Many retellings of Demeter’s story focus on her relationship with her daughter Kore/Persephone: on the loss of her child, and her desperate quest to find her again. While that part of the story is central to Winter Harvest, Papadopoulou always keeps the focus on Demeter herself, not primarily as Kore’s mother, but as a powerful goddess, a goddess marked by the darkness she has carried with her from the moment Kronos swallowed her, a goddess willing to inflict immense suffering and devastation in order to get her way. As Hera tells Demeter:

    “You always talk about Kore in relation to you… She is always an extension of your state of being…. It isn’t simply about getting her back. It is about ensuring that your power and position will never be diminished again.”

    Demeter changes many times throughout Winter Harvest, just like she changes many times in the ancient myths and tales. Her appearance changes, and so does the way she uses her divine power. Even her name changes. For a goddess, these are not superficial changes, they change her very nature and how she interacts with the world and the other gods. The Demeter that loses Kore is not the same Demeter that is eventually reunited with Persephone and she knows it:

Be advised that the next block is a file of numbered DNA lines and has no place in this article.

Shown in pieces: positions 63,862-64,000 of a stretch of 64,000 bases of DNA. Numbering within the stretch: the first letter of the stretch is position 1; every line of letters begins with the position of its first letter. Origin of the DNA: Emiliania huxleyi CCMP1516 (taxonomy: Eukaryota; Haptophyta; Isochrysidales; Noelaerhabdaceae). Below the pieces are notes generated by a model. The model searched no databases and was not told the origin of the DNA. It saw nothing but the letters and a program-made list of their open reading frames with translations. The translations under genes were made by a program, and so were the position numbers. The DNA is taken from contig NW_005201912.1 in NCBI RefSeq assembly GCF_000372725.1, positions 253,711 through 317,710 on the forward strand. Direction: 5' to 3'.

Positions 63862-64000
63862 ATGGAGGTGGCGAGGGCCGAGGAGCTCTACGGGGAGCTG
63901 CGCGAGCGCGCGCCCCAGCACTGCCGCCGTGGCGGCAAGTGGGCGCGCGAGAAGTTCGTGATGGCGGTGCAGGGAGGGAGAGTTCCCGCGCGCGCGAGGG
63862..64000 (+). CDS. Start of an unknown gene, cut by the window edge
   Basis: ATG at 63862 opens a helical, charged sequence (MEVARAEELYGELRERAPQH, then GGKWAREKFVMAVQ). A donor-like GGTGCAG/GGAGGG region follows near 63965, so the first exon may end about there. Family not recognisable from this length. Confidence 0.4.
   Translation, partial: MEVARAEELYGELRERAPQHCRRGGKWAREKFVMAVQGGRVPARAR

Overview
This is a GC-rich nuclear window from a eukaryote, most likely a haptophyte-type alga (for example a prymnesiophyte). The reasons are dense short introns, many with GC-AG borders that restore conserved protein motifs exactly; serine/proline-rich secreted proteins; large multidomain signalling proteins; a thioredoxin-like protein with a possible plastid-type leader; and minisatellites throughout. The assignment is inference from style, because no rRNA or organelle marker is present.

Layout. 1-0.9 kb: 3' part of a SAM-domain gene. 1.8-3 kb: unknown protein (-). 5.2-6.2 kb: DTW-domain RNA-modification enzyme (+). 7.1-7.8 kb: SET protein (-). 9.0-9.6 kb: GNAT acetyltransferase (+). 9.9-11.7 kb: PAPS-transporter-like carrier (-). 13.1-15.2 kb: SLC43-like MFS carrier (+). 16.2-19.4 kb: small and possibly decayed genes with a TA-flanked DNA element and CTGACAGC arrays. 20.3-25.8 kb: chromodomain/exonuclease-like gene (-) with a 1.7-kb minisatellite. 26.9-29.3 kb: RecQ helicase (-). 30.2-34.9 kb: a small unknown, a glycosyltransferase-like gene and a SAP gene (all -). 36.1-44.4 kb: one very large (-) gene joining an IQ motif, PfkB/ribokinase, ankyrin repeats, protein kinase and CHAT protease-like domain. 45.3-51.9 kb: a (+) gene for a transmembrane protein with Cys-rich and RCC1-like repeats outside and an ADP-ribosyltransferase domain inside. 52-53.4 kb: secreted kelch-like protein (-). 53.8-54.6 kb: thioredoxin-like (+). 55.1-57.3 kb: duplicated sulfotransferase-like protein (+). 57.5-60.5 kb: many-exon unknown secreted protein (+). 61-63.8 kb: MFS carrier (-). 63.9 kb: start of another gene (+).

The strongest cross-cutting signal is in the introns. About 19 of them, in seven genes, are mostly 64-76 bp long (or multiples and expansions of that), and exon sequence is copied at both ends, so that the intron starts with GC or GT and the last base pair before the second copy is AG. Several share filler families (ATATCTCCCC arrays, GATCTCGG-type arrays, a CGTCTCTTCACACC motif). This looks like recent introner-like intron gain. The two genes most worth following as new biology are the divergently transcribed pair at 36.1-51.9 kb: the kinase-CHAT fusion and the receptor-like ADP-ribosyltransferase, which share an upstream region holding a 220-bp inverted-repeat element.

“I had been the one who changed myself. I had transformed myself, again and again, so I could win this battle and finally stand my ground.”

    By then, Persephone, too, has changed in ways that go beyond acquiring a new name:

    “We have changed, sweet Mother… We are not the same creatures that once walked in this place. We are not the same Goddesses.”

    Papadopoulou’s intimate knowledge, and deft use, of the rich, mutable, and multifarious tales surrounding the Greek gods add luster and depth to Winter Harvest and its sharply drawn portrayal of Demeter. The book is also firmly rooted in the Greek landscape in a way I don’t always see with retold and reimagined myths. Demeter’s Greece is not some generic, paint-by-numbers background scenery. The towns and villages, the mountains and caves, the sea and shores, the shrines and temples, all are drawn with loving, incisive detail that brings the world, and its inhabitants—gods and humans—to life.

    The end result is a tale that is dark, strikingly beautiful, and strange in the way that Demeter herself is strange—refusing to be the woman, the goddess, the story, you might expect.

    Winter Harvest is available now from Ghost Orchid Press.